If the specified sound file doesn’t exist or the keyword ‘default’ is entered, Braze will use the default device alert sound. Aside from our dashboard, sound can also be configured via our our Messaging API. For additional information see the Apple Developer Documentation regarding “Preparing Custom Alert Sounds”.

Ignoring Braze’s Internal Push Notifications

Braze uses silent push notifications for internal implementation of certain advanced features. For most integrations, this requires no changes on your app’s behalf. However, if you integrate a Braze feature that relies on internal push notifications (i.e., uninstall tracking or geofences), you may want to update your app to ignore Braze’s internal pushes.

If your app takes automatic actions on application launches or background pushes, you should consider gating that activity so that it’s not triggered by Braze’s internal push notifications. For example, if you have logic that calls your servers for new content upon every background push or application launch, you likely would not want Braze’s internal pushes triggering that because you would incur unnecessary network traffic. Furthermore, because Braze sends certain kinds of internal pushes to all users at approximately the same time, not gating network calls on launch from internal pushes could introduce significant server load.

Checking Your App for Automatic Actions

You should check your application for automatic actions in the following places and update your code to ignore Braze’s internal pushes:

  1. Push Receivers. Background push notifications will call application:didReceiveRemoteNotification:fetchCompletionHandler: on the UIApplicationDelegate.
  2. Application Delegate. Background pushes can launch suspended apps into the background, triggering the application:willFinishLaunchingWithOptions: and application:didFinishLaunchingWithOptions: methods on your UIApplicationDelegate. You can check the launchOptions of these methods to determine if the application has been launched from a background push.

Using Braze’s Internal Push Utility Methods

You can use the utility methods in ABKPushUtils to check if your app has received or was launched by a Braze internal push. isAppboyInternalRemoteNotification: will return YES on all Braze internal push notifications, while isUninstallTrackingRemoteNotification: and isGeofencesSyncRemoteNotification: will return YES for uninstall tracking and geofences sync notifications, respectively. See ABKPushUtils.h for method declarations and our Stopwatch sample application for example implementations.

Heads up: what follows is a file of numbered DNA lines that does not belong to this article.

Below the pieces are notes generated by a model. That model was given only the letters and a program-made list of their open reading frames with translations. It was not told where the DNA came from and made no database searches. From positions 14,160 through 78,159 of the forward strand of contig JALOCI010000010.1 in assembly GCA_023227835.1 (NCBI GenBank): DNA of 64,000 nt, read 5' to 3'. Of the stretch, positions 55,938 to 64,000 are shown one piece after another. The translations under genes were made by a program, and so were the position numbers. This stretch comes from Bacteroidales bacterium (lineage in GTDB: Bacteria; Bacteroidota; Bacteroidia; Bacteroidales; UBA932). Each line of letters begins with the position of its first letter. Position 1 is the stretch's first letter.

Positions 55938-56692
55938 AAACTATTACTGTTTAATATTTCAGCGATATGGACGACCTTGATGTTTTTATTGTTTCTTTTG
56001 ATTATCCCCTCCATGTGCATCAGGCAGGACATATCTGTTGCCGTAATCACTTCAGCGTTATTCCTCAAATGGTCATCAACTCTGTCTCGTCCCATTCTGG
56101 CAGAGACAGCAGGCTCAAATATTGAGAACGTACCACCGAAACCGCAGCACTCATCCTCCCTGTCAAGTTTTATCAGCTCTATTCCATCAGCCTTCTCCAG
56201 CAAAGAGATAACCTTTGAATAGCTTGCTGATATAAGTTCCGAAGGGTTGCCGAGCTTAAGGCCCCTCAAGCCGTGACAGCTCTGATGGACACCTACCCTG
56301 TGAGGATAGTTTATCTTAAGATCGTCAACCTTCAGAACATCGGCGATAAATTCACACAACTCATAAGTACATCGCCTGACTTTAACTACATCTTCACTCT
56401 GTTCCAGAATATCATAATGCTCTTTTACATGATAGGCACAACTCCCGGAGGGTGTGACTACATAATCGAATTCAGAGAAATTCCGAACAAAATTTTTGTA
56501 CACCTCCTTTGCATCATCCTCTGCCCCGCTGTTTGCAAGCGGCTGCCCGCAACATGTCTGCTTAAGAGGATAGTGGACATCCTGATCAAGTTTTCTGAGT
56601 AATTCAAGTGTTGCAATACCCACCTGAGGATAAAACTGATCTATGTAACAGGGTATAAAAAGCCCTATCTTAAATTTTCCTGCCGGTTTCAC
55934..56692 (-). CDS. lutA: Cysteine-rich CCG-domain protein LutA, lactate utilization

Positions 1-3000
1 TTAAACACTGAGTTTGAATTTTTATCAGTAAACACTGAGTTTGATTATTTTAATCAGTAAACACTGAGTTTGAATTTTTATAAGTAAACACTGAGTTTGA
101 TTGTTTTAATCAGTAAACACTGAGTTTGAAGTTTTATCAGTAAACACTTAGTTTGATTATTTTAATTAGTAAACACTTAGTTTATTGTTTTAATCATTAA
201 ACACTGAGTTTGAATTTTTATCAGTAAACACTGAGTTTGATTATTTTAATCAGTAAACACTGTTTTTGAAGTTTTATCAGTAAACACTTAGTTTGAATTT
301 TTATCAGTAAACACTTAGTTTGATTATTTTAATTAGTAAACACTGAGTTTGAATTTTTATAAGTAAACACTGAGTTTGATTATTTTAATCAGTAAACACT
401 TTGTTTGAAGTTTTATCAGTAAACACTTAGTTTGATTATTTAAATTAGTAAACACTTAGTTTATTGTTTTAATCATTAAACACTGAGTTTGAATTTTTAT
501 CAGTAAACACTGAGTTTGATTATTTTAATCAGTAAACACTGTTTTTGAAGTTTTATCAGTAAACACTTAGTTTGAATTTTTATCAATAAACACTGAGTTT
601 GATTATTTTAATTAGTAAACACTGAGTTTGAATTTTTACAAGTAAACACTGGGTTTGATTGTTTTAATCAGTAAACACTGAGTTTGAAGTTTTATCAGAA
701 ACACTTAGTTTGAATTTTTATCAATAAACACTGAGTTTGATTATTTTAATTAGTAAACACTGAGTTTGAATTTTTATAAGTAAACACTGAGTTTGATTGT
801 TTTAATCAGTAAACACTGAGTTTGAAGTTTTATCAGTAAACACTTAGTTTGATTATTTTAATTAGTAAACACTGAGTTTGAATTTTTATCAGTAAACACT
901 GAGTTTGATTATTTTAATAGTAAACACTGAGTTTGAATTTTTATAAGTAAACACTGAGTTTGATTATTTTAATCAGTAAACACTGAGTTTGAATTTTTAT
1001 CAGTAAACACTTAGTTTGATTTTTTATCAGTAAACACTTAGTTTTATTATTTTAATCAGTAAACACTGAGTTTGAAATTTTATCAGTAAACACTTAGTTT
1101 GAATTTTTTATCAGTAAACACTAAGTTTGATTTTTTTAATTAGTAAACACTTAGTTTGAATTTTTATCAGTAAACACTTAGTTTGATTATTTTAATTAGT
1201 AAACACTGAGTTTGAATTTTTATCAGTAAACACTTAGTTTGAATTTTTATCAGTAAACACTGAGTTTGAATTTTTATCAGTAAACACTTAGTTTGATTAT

Implementation Example

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- (BOOL)application:(UIApplication *)application didFinishLaunchingWithOptions:(NSDictionary *)launchOptions {
  NSDictionary *pushDictionary = launchOptions[UIApplicationLaunchOptionsRemoteNotificationKey];
  BOOL launchedFromAppboyInternalPush = pushDictionary && [ABKPushUtils isAppboyInternalRemoteNotification:pushDictionary];
  if (!launchedFromAppboyInternalPush) {
    // ... Gated logic here (e.g., pinging your server to download content) ...
  }
}
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- (void)application:(UIApplication *)application didReceiveRemoteNotification:(NSDictionary *)userInfo fetchCompletionHandler:(void (^)(UIBackgroundFetchResult result))completionHandler {
  if (![ABKPushUtils isAppboyInternalRemoteNotification:userInfo]) {
    // ... Gated logic here (e.g., pinging server for content) ...
  }
}
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func application(_ application: UIApplication, didFinishLaunchingWithOptions launchOptions: [UIApplicationLaunchOptionsKey : Any]? = nil) -> Bool {
  let pushDictionary = launchOptions?[UIApplicationLaunchOptionsKey.remoteNotification] as? NSDictionary as? [AnyHashable : Any] ?? [:]
  let launchedFromAppboyInternalPush = ABKPushUtils.isAppboyInternalRemoteNotification(pushDictionary)
  if (!launchedFromAppboyInternalPush) {
    // ... Gated logic here (e.g., pinging your server to download content) ...
  }
}
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func application(_ application: UIApplication,
                 didReceiveRemoteNotification userInfo: [AnyHashable : Any],
                 fetchCompletionHandler completionHandler: @escaping (UIBackgroundFetchResult) -> Void) {
  if (!ABKPushUtils.isAppboyInternalRemoteNotification(userInfo)) {
    // ... Gated logic here (e.g., pinging server for content) ...
  }
}

Extracting Data from Push Notification Key-Value Pairs

Braze allows you to send additional key-value pairs along with a push notification via your application within the extras property. Please see the following example code for extracting data from that key-value pair:

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- (void)handleExtrasFromPush:(NSDictionary *)notification {
  NSLog(@"A push was received");
  if (notification != nil && [notification objectForKey:@"Some_Key"] !=[NSNull null] && [[notification objectForKey:@"Some_Key"] length] > 0 ) {
    NSString *value = [NSString stringWithFormat:@"%@",[notification objectForKey:@"Some_Key"]];
    // Here based on the extras key-value pair, you can run some arbitrary code.
  }
}